At some point Thursday, your eyelids will become heavy as you lounge on the couch, watching football, your belly pleasantly stuffed with turkey.

As you settle in for your annual Thanksgiving snooze, ask yourself this pertinent question: Is it overindulging or the NFC North that is inducing your sleep?

The North foursome has a combined record of 19-23-2 this season. The Lions and Bears sit atop at 6-5, followed by the Packers at 5-5-1. The Vikings are jockeying for draft pick status and picked the wrong season to be bad (2-8-1).

Thanksgiving week brings a pair of intradivisional matchups — Green Bay vs. Detroit on Thursday, the Bears vs. Vikings on Sunday — and with five games remaining, the race looks as wide open as the Mojave Desert.

Last week was a real doozy for the division. The Lions lost to the lowly Tampa Bay Buccaneers. The Bears got steam­rollered by the St. Louis Rams. And the Vikings and Packers shook hands after a 26-26 tie.

The Lions briefly appeared to be in the driver’s seat, but they lost back-to-back game to teams with losing records, which prompted running back Reggie Bush to say his team needed a “players-only” meeting.

Does anyone want to win this division?

“It’s going to be real tight,” Green Bay linebacker Clay Matthews said last week. “It obviously is going to come down to these divisional games right here. That’s why there’s extra emphasis on coming away with these victories, because if you start letting these slide, the chances of reaching the playoffs are very difficult.”

How did they arrive at this point?

Quarterback carousel

This is the only place to start when analyzing the division. The four teams have combined to use 10 different quarterbacks. The Packers are down to their fourth quarterback, Matt Flynn, who rejoined the team a few weeks ago and led Sunday’s comeback against the Vikings.

Aaron Rodgers returned to practice this week after suffering a broken collarbone, but he is still not ready to play. In his absence, the Packers are winless and look decidedly ordinary.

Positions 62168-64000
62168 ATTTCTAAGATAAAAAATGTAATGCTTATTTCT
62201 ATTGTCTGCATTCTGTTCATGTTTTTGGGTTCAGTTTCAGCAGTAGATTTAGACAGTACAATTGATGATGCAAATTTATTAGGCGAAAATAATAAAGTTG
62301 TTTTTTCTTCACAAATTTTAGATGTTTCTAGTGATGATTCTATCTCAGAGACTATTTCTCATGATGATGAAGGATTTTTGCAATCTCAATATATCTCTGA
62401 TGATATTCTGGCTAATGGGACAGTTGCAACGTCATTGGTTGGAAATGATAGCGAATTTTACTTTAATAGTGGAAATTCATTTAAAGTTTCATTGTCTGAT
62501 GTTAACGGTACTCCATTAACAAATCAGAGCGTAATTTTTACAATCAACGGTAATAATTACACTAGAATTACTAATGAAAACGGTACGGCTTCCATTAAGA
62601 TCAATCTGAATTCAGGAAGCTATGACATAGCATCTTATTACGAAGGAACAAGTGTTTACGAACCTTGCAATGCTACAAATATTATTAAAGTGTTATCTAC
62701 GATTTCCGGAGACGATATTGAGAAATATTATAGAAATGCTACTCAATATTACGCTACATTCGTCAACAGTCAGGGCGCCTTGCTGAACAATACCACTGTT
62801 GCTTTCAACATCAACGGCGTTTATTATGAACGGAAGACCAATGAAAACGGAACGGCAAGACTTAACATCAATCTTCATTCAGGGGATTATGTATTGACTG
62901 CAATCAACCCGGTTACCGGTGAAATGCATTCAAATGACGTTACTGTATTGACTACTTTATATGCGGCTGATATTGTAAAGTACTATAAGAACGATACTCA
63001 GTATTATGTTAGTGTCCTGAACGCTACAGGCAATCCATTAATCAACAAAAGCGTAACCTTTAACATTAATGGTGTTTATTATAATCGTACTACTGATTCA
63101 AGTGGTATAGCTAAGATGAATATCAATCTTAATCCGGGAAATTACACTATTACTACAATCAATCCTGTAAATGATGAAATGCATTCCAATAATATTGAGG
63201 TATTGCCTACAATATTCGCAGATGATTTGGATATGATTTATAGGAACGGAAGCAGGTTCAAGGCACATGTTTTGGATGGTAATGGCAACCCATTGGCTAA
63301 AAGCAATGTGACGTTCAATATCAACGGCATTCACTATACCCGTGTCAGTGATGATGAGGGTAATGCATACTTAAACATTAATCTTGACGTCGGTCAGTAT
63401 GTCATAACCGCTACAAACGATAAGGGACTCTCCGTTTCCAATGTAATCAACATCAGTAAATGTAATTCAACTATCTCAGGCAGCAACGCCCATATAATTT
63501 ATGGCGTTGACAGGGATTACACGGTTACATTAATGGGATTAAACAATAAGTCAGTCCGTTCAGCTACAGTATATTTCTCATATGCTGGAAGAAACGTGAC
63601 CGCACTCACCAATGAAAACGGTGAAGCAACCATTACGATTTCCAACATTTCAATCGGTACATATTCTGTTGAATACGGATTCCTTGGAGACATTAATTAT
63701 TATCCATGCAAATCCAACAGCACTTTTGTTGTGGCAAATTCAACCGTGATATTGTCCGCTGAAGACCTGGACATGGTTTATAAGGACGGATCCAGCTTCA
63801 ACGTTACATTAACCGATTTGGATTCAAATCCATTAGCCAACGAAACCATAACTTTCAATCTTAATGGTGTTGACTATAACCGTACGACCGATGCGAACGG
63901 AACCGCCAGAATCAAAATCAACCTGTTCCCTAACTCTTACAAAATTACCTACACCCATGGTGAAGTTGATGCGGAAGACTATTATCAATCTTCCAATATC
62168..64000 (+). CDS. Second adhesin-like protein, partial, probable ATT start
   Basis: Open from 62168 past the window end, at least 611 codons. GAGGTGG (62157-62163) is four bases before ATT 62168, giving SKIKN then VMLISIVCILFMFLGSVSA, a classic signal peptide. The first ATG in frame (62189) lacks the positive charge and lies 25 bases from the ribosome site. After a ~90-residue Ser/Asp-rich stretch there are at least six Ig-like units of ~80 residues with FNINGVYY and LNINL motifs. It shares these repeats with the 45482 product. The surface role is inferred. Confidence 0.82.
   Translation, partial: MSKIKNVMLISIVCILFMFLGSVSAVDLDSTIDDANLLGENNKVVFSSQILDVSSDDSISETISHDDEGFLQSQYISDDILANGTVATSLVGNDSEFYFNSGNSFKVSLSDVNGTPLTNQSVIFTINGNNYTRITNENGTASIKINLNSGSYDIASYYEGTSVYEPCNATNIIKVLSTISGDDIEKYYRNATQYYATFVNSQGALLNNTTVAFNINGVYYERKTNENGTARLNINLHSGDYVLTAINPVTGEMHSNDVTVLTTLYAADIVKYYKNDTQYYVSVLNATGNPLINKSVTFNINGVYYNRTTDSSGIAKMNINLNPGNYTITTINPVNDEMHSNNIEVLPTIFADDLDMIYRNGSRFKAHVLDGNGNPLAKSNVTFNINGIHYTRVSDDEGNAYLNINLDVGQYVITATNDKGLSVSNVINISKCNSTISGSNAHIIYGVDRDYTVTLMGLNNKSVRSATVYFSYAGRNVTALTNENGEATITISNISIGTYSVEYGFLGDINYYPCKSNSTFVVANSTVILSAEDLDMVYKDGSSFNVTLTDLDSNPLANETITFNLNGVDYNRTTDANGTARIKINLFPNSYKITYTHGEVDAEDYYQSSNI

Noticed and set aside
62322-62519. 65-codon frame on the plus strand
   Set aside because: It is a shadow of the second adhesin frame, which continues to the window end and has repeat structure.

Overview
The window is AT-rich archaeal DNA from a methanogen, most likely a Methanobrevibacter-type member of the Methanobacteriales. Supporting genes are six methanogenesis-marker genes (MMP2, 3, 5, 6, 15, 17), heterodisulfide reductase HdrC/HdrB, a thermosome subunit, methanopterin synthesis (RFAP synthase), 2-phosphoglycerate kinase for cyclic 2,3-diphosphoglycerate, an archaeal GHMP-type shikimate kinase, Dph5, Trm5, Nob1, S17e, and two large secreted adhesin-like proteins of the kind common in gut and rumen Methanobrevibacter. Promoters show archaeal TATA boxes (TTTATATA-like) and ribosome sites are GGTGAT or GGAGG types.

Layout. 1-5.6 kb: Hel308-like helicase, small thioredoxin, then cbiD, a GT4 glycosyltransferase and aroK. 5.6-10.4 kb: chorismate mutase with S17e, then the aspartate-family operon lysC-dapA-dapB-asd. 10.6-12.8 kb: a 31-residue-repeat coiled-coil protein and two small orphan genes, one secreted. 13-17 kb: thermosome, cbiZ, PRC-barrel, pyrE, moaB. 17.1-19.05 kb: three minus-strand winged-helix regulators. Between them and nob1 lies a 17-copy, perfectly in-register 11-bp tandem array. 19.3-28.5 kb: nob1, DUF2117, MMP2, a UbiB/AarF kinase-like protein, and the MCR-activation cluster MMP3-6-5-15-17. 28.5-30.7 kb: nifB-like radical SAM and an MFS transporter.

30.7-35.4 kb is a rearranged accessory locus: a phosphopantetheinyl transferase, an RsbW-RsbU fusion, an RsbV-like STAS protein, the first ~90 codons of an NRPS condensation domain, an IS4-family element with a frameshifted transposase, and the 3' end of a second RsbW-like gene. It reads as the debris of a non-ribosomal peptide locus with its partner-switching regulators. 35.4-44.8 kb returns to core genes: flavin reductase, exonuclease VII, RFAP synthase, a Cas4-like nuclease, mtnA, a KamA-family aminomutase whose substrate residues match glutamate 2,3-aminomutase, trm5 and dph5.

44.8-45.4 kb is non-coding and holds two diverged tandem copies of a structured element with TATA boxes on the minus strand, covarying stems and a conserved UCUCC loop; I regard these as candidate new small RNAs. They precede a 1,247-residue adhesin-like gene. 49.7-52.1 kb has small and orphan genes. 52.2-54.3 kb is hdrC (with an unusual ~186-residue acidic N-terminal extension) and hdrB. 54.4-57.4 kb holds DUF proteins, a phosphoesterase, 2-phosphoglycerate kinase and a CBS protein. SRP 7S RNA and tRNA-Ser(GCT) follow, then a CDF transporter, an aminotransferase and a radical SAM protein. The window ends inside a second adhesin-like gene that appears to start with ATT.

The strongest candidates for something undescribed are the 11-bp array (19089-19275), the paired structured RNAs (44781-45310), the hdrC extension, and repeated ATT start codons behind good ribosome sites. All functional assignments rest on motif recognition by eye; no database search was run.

The Vikings played musical chairs at quarterback the first part of the season before circling back to Christian Ponder, who will start his sixth consecutive game Sunday.

Ponder’s counterpart will be Josh McCown, who is expected to make his third consecutive start for the Bears in place of injured Jay Cutler (high ankle sprain).

Detroit’s Matthew Stafford is the only starting quarterback in the division that has survived the first 11 games unscathed.

On the run

Yes, the NFL has morphed into a passing league, but teams still must be able to stop the run, and the NFC North has lagged in that area.

The Lions are stout against the run (No. 4 in the league), but the others have struggled to contain opposing running backs. The Packers are ranked 19th in the league in run defense, followed by the Vikings (25th) and the Bears (32nd).

The Bears have an easy grip on last place, giving up an average of 145.2 yards per game. The Rams used a pair of backup running backs to grind out 258 yards rushing against them Sunday.

Adrian Peterson and Toby Gerhart chewed up the Packers defense for 237 yards Sunday. The Vikings have allowed seven of their 11 opponents to eclipse 100 yards rushing.

Speaking of defense

Yes, stats can be misleading at times, but the North teams reside near the bottom in two key defensive categories. Here are their NFL rankings in total defense:

Packers: 20; Lions: 22; Bears: 25; Vikings: 30.

And in scoring defense:

Packers: 18; Lions: 22; Bears: 28; Vikings: 32.

It’s hard to consistently win that way.

Careless with the ball

Stafford threw four interceptions in the loss to the Bucs on Sunday. Ponder committed three turnovers in a loss at Seattle, including two interceptions on consecutive possessions in the fourth quarter.

Coaches often reference turnover margin in assessing how their team played, and three of the four NFC North teams are on the wrong side of that equation for the season.

Only the Bears, at plus-7, own a positive turnover differential.

The Packers are ranked 24th in the NFL in turnover margin at a minus-5. The Lions are at minus-7, the Vikings at minus-9.

Only two teams have committed more turnovers than the Vikings (23), which largely explains why they find themselves on the outside of a division race that is up for grabs coming down the stretch.